Well, unlike Tina Turner, who thinks that “who needs a heart when a heart can be broken” this week’s parasha takes a much more positive view of love. It’s only in this book of the Torah, in fact, this last book, Deuteronomy, that the word/idea of “love” even appears.
How do we command love? Bonnie Raitt knows “I can’t make you love me”, but God seems to think we can be commanded to love, and so we read: “You (meaning, us) shall love Adonai your God with all your heart, soul and deeds.” Ten Big Commandments and uncounted other laws boil down to this? Love your God. Period. That seems rather simplistic, but biblically speaking, most of the trouble the Israelites got into had to do with losing faith with God, not believing God would follow through. (Think Golden Calf, water in the wilderness, cavorting with Canaanites, etc). That is, cheating on God, taking a “break”, believing in some other attractive God that happened by. Then God got mad and hurt, our survival is questioned; in other words, “Breaking up is hard to do.” Then we get back together, thanks to Moses the Marriage Therapist.
It’s not that simple to be open to love in the first place; Tina’s right. But Torah has it over Tina, recognizing that love takes both preparation and execution. You have to be ready, and you have to be ready to be in love. How many times did you hear when you were single and dating, especially from your mother, that you have to be open to love, that love ain’t gonna show up at your apartment door like a pizza you want delivered?
So here’s how the Torah tells us to be open to love: “Cut away (literally, circumcise) the thickening around your hearts and stiffen your necks no more.” (Deut. 10:16) Kate Wolf sings somewhat more poetically: “Give yourself to love, if love is what you’re after. Open up your heart to the tears and laughter, give yourself to love.”
One might ask why, after all this time and interaction with God, just before heading into the Promised Land, now God talks about love? Is it just a Barney kind of love: “I love you, you love Me” and that’s it? No, not exactly, because it’s not enough to love. To love is to do, and what does the Torah say right after telling us to open our hearts? It isn’t sacrificing an animal or building an altar. Instead, “open your heart to God” means loving the way God loves: by showing no favor, taking no bribe,and upholding the rights of the most vulnerable, the fatherless, the widow, befriending strangers and giving food and clothing to those in need. Love means never having to say, “Sorry, neighbor, you’re on your own!” because, as God reminds us, we’ve been there. And if this is the start of a new society in a new land, then God’s telling us, “Remember to be good to each other, that’s what I mean by love.”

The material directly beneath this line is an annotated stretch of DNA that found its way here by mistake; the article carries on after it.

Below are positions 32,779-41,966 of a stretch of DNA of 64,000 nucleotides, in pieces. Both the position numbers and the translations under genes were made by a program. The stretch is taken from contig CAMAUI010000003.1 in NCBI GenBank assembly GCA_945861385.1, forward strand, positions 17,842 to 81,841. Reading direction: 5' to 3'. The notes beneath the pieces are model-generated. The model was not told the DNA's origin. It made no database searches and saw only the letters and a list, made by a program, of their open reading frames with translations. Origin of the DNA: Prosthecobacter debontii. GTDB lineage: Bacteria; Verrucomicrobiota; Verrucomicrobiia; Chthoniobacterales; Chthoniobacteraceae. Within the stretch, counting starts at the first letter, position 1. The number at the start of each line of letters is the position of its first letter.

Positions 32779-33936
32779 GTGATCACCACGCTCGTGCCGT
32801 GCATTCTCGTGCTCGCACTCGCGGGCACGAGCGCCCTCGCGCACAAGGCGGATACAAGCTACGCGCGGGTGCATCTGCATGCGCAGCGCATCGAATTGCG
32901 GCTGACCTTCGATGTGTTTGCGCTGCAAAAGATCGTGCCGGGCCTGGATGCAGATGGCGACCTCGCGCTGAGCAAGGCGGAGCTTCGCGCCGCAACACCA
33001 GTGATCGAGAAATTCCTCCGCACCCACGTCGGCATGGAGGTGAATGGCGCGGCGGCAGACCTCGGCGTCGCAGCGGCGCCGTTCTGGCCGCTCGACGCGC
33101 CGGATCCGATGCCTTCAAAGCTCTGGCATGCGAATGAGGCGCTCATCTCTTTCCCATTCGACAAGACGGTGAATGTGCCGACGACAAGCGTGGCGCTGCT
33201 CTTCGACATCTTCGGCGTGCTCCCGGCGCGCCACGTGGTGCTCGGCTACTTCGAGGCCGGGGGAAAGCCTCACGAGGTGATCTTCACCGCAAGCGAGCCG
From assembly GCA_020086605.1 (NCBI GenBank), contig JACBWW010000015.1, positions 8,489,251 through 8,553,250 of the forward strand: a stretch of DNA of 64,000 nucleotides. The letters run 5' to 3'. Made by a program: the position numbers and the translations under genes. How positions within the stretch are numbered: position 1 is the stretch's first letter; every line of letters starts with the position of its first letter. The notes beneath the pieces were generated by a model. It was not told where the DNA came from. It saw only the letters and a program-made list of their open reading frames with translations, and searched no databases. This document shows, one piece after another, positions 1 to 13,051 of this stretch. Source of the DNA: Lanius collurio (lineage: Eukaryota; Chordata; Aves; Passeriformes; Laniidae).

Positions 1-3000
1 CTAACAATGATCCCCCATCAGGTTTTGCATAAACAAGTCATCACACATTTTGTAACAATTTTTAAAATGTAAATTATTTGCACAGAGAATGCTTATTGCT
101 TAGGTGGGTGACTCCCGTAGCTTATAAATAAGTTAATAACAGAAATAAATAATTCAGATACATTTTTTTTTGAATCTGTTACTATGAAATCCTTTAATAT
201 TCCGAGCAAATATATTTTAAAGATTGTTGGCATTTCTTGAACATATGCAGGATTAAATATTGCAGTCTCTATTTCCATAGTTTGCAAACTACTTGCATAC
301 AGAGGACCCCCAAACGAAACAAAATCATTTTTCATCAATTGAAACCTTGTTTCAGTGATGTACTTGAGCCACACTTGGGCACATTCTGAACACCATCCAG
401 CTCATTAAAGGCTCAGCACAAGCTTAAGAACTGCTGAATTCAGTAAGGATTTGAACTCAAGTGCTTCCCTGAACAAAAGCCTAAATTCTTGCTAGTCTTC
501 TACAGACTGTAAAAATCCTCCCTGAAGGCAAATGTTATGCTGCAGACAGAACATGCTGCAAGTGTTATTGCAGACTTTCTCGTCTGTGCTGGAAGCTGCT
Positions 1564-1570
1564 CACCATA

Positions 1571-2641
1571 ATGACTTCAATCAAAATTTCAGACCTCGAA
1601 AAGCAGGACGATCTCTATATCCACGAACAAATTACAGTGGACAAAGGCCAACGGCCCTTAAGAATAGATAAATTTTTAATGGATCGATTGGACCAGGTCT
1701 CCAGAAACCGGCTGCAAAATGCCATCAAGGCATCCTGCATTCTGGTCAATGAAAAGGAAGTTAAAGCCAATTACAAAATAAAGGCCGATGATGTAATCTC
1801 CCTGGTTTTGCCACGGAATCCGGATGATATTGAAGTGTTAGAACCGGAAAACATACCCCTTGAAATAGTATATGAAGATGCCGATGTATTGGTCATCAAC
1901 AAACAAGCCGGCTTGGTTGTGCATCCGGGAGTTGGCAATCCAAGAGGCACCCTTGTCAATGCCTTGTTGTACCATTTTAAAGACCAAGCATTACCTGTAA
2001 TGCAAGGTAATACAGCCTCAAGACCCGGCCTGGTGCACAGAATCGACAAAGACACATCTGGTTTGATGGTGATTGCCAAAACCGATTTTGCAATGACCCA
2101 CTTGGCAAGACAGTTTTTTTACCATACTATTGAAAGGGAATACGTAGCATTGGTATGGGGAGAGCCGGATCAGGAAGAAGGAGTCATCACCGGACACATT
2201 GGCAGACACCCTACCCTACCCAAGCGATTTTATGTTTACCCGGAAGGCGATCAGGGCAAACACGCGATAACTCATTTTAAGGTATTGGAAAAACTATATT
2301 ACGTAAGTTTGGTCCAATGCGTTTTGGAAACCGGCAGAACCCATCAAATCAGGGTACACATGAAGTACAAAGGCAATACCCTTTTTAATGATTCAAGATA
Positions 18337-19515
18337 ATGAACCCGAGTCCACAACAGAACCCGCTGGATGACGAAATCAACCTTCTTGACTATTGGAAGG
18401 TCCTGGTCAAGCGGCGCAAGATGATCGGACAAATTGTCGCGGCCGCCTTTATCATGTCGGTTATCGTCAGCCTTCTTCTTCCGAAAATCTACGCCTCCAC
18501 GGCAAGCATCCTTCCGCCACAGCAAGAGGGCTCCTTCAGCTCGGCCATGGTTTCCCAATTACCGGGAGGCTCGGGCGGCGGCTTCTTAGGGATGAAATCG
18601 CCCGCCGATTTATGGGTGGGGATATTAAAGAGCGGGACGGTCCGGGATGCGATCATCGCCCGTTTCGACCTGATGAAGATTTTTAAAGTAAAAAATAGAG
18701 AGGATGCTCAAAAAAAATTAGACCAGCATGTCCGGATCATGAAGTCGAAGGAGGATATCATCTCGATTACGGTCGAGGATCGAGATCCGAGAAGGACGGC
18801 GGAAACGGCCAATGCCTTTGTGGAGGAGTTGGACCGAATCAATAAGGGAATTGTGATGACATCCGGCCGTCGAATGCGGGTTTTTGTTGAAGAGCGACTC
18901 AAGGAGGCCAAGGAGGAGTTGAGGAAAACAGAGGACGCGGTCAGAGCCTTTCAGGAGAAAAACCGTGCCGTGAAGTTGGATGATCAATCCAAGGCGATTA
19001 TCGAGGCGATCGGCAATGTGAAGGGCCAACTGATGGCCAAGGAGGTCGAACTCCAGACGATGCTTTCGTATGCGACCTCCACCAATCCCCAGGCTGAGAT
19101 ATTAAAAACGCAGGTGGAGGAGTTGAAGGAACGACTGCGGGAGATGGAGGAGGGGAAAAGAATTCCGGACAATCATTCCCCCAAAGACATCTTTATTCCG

It’s too easy to suggest that if you just love and help others, that’s being “Jewish”. Jewish love demands not that we just feel, but that we do. What to do? How to do? What’s our manual? The Torah, or at least, the Torah as interpreted through the lens of thousands of eyes and years. (Otherwise, we’d still be at that altar, cleaning off goat gizzards.) Midrash, Jewish lore, says the Torah is our marriage contract, our ketubah, with God, and by keeping up the promises in the contract, our relationship will survive the inevitable bumps and curves.
“You shall love Adonai your God with all your heart, your soul and your might” It might sound familiar. It’s the first paragraph of the Shma, the statement we say three times a day in the liturgy. “v’ahavta et Adonai Elohecha, b’chol l’vavcha, u’v’chol nafshecha, u’v’chol me-odecha” But it doesn’t stop at Love Your God, because that wouldn’t lead anywhere. Things are made better when you act on your love. So remove the thickening around your heart. Free up your neck to really look around and see those around you who need help. With your heart, your mind, your deeds, you’ll realize along with Maria von Trapp, “Love in your heart wasn’t put there to stay. Love isn’t love till you give it away.”